“I needed something to go in and see that to build momentum off it, and just carried that over,” Koepka said.


Mohamed Salah’s brilliance and impact better seen off-pitch than on it

Updated 26 April 2018
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Mohamed Salah’s brilliance and impact better seen off-pitch than on it

  • Jurgen Klopp praises the positive impact Mohamed Salah has had on attitudes towards Islam and the Arab World
  • Salah has 43 goals in all competitions this season and is a serious Ballon d'Or contender

LONDON: “Mohamed Salah is the best footballer in the world at the moment,” “Salah is up there with Messi and Ronaldo,” “Salah has the world at
his feet...”
In a world ever more prone to hyperbole and after yet another masterclass from the Egyptian ace, it is not surprising that such grandiose statements get bandied about with the regularity of a Salah goal. The 25-year-old was simply sublime during Liverpool’s 5-2 destruction of Roma on Tuesday night.
He has now scored 43 times this season, has a genuine chance of winning the Ballon d’Or, and with every match looks more deserving of the superstar mantle his admirers have given him.
But while we can sit back and marvel at his talent, all those tributes are perhaps missing the point. We can debate whether he is a world-beater on the pitch, but what is not in doubt is that Salah is a game-changer off it — and that is the true mark of just how impressive he has been since moving to Liverpool.
Go to Anfield for any match now and, once the rousing rendition of “You’ll Never Walk Alone” has died down, it is likely you will next hear the Liverpool fans’ hymn to Salah. Sung to the tune of “Good Enough” by Britpop band Dodgy, it goes like this: “If he’s good enough for you, he’s good enough for me, if he scores another few, then I’ll be a Muslim, too.” Such is the “Salah effect.”
Britain is a hugely fractured country at the moment. The Brexit vote and debate surrounding it has held up a mirror to an island ill at ease with itself, with regressive attitudes to race, religion and immigration out in the open.
That Salah has been welcomed with open arms and lauded in that climate — albeit in a city with a proud tradition of tolerance — is quite something, not least at a time when Islamaphobic attacks in the UK are on the rise and when, as recently as 2016, a national newspaper ran a headline that claimed “1 in 5 Brit Muslims’ sympathy for jihadis.”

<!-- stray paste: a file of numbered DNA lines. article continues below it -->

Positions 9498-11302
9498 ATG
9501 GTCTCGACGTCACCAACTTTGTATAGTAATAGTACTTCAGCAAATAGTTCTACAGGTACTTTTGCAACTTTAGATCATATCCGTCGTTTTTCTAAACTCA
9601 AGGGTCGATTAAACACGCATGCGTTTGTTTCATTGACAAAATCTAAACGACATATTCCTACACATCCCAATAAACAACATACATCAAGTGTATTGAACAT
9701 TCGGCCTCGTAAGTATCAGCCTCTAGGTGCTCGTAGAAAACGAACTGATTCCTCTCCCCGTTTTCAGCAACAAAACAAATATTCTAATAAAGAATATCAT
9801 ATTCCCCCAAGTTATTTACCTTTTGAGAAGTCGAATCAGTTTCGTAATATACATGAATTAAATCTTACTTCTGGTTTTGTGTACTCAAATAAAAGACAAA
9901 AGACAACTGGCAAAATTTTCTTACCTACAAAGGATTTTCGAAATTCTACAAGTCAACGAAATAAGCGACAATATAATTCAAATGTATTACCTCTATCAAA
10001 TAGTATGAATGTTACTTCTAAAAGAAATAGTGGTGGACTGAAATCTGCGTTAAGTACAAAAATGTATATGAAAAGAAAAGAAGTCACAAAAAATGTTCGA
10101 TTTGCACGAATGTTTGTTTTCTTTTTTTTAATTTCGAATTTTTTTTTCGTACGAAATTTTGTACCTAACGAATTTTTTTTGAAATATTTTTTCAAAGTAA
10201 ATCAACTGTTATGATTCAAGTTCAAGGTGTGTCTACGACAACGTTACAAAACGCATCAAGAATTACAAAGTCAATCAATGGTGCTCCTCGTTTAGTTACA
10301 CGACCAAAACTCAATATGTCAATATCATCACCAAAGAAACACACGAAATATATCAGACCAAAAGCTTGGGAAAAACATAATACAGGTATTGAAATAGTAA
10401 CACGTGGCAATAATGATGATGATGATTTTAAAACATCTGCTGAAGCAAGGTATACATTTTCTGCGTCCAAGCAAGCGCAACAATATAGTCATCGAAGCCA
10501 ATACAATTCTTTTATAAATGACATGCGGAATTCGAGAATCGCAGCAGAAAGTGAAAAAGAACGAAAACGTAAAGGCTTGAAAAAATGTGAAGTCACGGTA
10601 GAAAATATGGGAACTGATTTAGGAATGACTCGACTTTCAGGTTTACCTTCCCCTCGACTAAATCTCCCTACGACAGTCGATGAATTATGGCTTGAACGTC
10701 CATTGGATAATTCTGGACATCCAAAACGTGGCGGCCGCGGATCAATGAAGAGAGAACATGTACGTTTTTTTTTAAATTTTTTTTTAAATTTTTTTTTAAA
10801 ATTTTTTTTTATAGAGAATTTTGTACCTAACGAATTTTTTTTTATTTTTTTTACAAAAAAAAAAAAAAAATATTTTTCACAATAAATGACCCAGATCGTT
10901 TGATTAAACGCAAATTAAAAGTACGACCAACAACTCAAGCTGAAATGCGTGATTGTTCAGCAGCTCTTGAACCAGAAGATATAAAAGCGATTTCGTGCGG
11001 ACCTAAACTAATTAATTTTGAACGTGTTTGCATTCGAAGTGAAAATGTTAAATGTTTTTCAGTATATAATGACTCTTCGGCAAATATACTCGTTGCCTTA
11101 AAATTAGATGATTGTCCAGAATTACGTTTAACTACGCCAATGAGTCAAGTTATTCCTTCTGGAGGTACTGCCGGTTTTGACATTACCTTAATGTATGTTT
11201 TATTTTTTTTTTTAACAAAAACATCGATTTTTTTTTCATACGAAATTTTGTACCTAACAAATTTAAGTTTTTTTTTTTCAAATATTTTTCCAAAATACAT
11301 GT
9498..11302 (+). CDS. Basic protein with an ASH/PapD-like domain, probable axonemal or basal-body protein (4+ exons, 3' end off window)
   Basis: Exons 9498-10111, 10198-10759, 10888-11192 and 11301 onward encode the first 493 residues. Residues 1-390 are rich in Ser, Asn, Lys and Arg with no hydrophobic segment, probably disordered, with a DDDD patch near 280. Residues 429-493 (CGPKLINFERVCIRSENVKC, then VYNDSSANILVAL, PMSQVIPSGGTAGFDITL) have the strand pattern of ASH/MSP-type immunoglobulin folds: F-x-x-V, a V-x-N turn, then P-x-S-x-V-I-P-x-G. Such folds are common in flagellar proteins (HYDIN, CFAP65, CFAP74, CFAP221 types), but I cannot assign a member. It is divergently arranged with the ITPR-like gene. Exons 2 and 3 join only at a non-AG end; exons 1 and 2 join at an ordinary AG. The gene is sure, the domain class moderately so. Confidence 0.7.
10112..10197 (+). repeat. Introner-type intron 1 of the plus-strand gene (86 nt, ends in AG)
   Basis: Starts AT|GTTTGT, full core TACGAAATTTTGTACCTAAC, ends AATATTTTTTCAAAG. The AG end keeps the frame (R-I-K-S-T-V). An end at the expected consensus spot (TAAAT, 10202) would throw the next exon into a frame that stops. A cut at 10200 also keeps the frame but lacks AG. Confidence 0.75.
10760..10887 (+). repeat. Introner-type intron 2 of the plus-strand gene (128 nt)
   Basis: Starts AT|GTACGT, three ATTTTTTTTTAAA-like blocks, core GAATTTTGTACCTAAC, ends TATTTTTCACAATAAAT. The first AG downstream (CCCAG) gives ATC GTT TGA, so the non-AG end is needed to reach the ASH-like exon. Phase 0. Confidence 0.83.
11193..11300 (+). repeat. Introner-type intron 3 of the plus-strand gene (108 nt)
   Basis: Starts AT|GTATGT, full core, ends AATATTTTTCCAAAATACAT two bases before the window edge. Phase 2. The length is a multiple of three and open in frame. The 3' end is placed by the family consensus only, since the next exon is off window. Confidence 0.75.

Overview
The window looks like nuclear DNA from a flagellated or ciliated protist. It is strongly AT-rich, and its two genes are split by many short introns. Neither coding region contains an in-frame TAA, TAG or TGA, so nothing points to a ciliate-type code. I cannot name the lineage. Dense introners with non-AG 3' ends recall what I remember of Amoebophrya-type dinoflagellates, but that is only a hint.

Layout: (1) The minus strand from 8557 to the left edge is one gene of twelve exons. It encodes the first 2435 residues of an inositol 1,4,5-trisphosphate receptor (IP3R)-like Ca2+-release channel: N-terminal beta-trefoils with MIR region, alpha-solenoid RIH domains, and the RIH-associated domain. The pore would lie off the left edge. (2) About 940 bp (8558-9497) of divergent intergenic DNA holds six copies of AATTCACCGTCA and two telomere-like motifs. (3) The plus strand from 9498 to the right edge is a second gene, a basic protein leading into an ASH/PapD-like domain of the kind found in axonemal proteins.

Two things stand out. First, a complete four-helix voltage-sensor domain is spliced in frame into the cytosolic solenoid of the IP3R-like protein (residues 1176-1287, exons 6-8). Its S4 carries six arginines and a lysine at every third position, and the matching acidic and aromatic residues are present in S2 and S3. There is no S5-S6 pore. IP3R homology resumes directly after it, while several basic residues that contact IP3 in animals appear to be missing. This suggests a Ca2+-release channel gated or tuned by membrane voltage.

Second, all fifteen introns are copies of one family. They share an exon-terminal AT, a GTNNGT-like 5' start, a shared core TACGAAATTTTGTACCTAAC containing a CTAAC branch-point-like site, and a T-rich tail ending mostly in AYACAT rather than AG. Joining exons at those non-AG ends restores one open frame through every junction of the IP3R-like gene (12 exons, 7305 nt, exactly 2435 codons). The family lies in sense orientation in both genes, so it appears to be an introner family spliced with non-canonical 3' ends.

The context of the Salah worship evident not just in Liverpool, but also around the country has not been lost on his manager, Jurgen Klopp.
“(The hero status of Salah) is fantastic. It’s exactly what we need in these times,” the German told Channel 4 News.
“To see this wonderful young man, full of joy, full of love, full of friendship, full of everything, in a world where we all struggle a little bit to understand all the things happening around on this planet — so it’s just fantastic.
“He is a Muslim and he is doing all the things that Muslims are doing before a game, washing procedures and stuff like that … like Sadio (Mane) by the way, like Emre Can, by the way; they all do that. Nobody says what we have to be…
“Now we wait, that’s completely normal in a team and that’s how in an ideal world the world would work; we all try to understand each other and deal with all the little strange things for the one or the other.”
Sport sometimes aims for profundity when there is none. Witness any stomach-churning statement of national brilliance during an Olympics, or any underdog story, and you will find people deriving a lot more from some match than the simple “team scores more to win game” narrative that is most set in reality.
But the “Salah effect” has prompted real change off the pitch. From fans singing “I’ll be a Muslim, too” to appreciating the Liverpool talisman simply as a great player regardless of background, the “Egyptian King” is a genuine role model for his country, the region and Islam at a time when the world needs it most.
“We are all kind of ambassadors and sometimes we fit to that role and sometimes not, and at the moment Mo is the perfect ambassador for Egypt, for the whole Arabic world. I love that,” Klopp said.
So it is immaterial whether Salah wins the Champions League for Liverpool, beats Ronaldo to the Ballon d’Or or leads Egypt deep in the World Cup — he has already done more than most footballers do.
Should the positive image of both Arabs and Muslims he has created endure, then that will be his true mark of greatness.